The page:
The story of the 1912 sinking of the largest luxury liner ever built, the tragedy that befell over two thousand of the rich and famous as well as of the poor and unknown passengers aboard the doomed ship.
George C. Scott,
A successful attempt at an even-handed portrayal of the White Star Line's (later part of Cunard) luxury liner R.M.S. Titanic's sinking from the standpoint of 2nd Officer Charles Herbert Lightoller, himself the most senior of the ill-fated ship's Deck Officers to survive the disaster. (Lightoller later went on to distinguish himself as a line British Naval Officer during the First World War and served as a Senior Naval Staff Officer (convoys) during WWII. Between wars he owned and operated a successful family business producing pleasure craft.) His own survival of the sinking, along with several others, is shown atop one of the liner's two "collapsible" lifeboats which was capsized in floating off the liner as it sank. The picture depicts then known facts (c1958) as reported after the sinking; such as the woeful lack of adequate lifeboats, the ship's band playing true to the very end, White Star's co-owner Bruce Ismay's somewhat less than chivalrous departure from the sinking vessel -... Written by
During the scene of lunch at the Captain's table, the same menu was served as had been eaten by the Captain's guests. Roy Ward Baker said: "There was no need to do this, but some food had to be eaten and it might as well be correct. It all helped the atmosphere, which ... helped the actors." See more »
The transcription of the ice warning keeps changing: when it is being written the last two letters of the word ICEBERGS project outside the border of the printed box on the wireless form. A few seconds later, as the purser lays down a new bundle of messages to be transmitted, the letters ERGS are outside the border. When the wireless operator spikes the used forms, the word is contained entirely within the box. A few minutes later there is another view of the spiked forms and it is back to the last two letters of the word being outside the box (i.e. the one we actually saw being written.) See more »
Emotionally impacting, factually informative and surprisingly involving and fast paced
The Titanic was to be the greatest ship ever made, a veritable city on the sea moving between England and New York. Made in Belfast, the ship travels to England before its maiden voyage, which it makes loaded with over 2,100 people ranging from the richest gentlemen in first class down to those in stowage seeking a new life in America. However, a series of errors and oversights result in the Titanic striking an iceberg and ripping a gash along the side below the water level. As the "unsinkable" ship starts to fill with water the shortcomings of having only 1200 lifeboat spaces sinks in.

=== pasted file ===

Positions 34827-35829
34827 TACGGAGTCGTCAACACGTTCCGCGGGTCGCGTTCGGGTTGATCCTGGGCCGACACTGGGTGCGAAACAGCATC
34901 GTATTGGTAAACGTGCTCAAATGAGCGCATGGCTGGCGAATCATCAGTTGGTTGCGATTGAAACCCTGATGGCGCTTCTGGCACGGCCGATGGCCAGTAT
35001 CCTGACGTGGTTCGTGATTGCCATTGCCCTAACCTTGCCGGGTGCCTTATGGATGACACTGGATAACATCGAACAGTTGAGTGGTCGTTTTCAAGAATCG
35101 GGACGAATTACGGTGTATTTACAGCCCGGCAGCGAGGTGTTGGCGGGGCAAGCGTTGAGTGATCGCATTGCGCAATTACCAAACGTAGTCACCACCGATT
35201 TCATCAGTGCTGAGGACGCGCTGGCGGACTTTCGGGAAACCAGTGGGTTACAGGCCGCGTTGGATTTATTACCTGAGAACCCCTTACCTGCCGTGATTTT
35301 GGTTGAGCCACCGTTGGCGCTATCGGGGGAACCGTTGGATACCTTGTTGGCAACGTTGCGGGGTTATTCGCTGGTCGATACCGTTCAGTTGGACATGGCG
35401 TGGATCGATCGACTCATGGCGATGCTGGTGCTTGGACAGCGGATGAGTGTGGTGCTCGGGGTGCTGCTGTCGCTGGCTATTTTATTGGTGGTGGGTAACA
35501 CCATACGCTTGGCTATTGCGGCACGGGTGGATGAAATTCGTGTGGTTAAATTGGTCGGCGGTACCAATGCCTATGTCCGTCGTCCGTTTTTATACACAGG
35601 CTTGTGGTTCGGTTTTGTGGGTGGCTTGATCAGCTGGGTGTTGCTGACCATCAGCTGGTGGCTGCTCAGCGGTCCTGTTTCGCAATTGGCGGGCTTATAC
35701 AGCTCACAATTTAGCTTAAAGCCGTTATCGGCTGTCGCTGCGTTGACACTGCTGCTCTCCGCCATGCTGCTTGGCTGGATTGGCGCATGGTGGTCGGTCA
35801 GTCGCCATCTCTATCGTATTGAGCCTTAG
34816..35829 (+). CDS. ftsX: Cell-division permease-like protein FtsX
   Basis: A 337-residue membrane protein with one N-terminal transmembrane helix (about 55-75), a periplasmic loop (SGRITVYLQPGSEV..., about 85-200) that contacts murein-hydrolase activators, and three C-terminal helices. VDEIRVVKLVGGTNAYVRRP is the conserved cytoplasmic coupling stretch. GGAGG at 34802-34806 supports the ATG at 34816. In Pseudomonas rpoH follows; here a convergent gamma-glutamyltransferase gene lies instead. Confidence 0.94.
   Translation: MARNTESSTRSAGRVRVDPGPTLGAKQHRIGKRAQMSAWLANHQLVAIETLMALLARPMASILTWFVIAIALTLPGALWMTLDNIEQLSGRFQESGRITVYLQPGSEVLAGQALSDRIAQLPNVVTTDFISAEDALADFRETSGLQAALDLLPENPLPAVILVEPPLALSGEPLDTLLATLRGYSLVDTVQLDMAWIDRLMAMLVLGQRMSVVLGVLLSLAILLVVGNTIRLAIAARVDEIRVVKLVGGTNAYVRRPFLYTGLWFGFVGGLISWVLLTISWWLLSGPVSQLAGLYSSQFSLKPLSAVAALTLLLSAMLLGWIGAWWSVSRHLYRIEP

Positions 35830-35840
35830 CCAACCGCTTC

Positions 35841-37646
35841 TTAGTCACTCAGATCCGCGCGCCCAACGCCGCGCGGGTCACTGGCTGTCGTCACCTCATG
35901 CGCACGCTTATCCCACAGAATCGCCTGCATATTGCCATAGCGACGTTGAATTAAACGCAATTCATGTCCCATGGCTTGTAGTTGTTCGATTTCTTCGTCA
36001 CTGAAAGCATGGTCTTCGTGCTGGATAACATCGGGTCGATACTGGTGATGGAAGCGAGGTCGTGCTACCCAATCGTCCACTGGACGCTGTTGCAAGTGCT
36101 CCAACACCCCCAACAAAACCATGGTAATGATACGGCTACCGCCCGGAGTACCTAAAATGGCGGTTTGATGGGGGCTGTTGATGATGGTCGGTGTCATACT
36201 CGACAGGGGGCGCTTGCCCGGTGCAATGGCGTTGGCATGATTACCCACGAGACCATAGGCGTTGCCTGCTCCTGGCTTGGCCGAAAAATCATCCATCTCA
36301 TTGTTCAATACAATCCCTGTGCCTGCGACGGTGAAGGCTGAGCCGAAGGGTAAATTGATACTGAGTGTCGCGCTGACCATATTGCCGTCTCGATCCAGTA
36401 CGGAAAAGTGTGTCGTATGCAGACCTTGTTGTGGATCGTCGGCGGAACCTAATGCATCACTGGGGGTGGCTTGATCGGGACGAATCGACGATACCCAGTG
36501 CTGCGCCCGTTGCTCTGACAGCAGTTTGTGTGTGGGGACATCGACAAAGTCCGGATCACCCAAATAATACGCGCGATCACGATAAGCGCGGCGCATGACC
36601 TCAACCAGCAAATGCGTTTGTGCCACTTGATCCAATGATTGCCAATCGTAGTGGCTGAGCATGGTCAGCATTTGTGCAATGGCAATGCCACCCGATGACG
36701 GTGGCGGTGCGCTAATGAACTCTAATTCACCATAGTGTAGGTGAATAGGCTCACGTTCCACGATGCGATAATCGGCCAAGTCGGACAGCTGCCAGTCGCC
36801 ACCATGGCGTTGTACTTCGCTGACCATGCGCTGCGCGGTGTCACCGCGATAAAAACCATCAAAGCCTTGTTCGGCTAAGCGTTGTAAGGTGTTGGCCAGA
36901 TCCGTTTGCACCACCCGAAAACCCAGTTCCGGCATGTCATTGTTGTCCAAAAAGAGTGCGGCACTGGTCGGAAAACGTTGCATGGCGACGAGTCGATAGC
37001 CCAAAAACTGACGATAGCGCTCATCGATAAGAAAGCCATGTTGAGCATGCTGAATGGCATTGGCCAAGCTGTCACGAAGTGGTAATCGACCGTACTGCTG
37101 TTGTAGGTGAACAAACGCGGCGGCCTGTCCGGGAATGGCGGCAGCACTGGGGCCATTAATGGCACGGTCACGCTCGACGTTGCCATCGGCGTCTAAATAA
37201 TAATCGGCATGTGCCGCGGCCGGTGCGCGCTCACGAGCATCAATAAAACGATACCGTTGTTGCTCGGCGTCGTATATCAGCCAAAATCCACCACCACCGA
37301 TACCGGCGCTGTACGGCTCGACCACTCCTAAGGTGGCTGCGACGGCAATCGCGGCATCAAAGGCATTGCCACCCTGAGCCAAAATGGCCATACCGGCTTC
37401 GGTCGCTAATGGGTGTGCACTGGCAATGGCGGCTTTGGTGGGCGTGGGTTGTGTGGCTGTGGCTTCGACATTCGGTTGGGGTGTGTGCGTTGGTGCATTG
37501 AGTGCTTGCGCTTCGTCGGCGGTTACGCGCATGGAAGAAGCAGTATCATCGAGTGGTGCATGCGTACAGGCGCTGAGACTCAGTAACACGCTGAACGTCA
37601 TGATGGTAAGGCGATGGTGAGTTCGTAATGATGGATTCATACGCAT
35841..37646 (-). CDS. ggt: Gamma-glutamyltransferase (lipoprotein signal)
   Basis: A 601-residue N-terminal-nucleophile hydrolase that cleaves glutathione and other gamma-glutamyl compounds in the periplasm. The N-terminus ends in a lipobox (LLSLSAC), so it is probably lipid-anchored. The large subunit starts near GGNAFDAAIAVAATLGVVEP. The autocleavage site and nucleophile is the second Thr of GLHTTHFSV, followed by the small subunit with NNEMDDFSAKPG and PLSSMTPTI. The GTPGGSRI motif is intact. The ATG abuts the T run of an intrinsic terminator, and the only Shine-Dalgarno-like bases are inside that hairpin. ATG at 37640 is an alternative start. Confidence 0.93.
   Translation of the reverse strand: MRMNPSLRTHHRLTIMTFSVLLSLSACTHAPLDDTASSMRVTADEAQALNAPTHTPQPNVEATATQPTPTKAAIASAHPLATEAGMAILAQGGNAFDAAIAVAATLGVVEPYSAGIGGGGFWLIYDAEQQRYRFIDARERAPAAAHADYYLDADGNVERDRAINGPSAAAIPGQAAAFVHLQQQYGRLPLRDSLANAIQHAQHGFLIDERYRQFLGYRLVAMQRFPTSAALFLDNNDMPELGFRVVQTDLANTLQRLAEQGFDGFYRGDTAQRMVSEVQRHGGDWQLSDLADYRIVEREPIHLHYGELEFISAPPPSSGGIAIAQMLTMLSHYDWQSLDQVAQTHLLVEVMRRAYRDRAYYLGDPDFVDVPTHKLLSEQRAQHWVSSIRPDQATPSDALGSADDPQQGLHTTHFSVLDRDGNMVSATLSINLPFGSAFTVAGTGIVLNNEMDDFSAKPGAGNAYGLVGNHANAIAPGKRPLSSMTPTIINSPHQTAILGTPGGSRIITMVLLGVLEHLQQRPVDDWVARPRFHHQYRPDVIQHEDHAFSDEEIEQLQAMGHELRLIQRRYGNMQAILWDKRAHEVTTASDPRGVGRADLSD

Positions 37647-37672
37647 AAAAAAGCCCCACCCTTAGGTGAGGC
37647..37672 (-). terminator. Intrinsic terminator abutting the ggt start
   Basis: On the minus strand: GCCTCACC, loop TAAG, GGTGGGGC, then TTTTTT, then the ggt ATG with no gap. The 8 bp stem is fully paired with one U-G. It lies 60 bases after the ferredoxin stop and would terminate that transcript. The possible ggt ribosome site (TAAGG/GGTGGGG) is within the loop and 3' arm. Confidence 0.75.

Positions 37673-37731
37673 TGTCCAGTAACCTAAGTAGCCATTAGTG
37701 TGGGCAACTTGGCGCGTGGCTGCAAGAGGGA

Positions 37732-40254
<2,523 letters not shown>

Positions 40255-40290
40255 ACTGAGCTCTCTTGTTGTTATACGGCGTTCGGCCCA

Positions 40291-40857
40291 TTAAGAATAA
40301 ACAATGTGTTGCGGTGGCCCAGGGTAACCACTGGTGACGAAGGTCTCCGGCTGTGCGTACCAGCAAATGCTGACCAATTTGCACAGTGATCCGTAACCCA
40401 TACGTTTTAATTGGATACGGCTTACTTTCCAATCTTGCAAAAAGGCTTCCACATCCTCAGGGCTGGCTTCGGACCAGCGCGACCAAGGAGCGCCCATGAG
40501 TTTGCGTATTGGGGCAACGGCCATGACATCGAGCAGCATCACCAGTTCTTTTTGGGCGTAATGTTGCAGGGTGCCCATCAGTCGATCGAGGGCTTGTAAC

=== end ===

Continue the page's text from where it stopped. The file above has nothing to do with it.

It has become very fashionable now to hate James Cameron's Titanic and it is the norm now, not only to prefer this film but to actively hate the 97 film in any review of other versions! I'm not a fan of the rather bloating modern film but I will refrain from making this review about that film and will focus on the one I've just seen. The first thing you notice here is how quickly the film moves and, after only a very brief introduction to the characters we are underway and hitting the ice. Shorn of romantic subplots and heart-tugging sweeping scores this is a very good approach and it simply lets the facts of the event and the real horror speak for themselves. In the remake we were supposed to get our emotional attachment to one or two characters based on their love for one another; here the film respects our humanity enough to know that we will be touched by the sheer number who died and the manner of their death. This works much better and it is genuinely eerie to see that large ship slip below the surface to a barrage of screams from unseen thousands that the effects are not as good doesn't matter because they are good enough and the emotional impact more than covers for them.
This is not to say that the film lacks characters because you do tend to care for everyone and the film did very well in delivering little things without getting in the way of the rather documentary style form. The horror of the death is as well told as the horror of those watching it occur from the lifeboats; I liked the guilt of the designer and the guilt of the men who climbed into the lifeboats etc, these little touches work much better than inserting large fictional sections. With this sort of performance the actors do well all realistic with none really upstaging the film with ham. Moore is a good lead and only at the end is his delivery a bit flat but that is more the fault of a wordy conclusion. The rest of the cast do very well with realistic performances of fear even if they are being directed into generic class groups simple but, with the delivery of the material, it works.
Overall, to me this is the best telling of the Titanic disaster that I have seen. The factual approach is consistently interesting and, without our attentions being directed to one or two people, the emotional impact is greater than I expected and I was quite chilled by the whole thing. For those irritated and put off by the sweeping sentimentality of the modern version, this film is the one for you.
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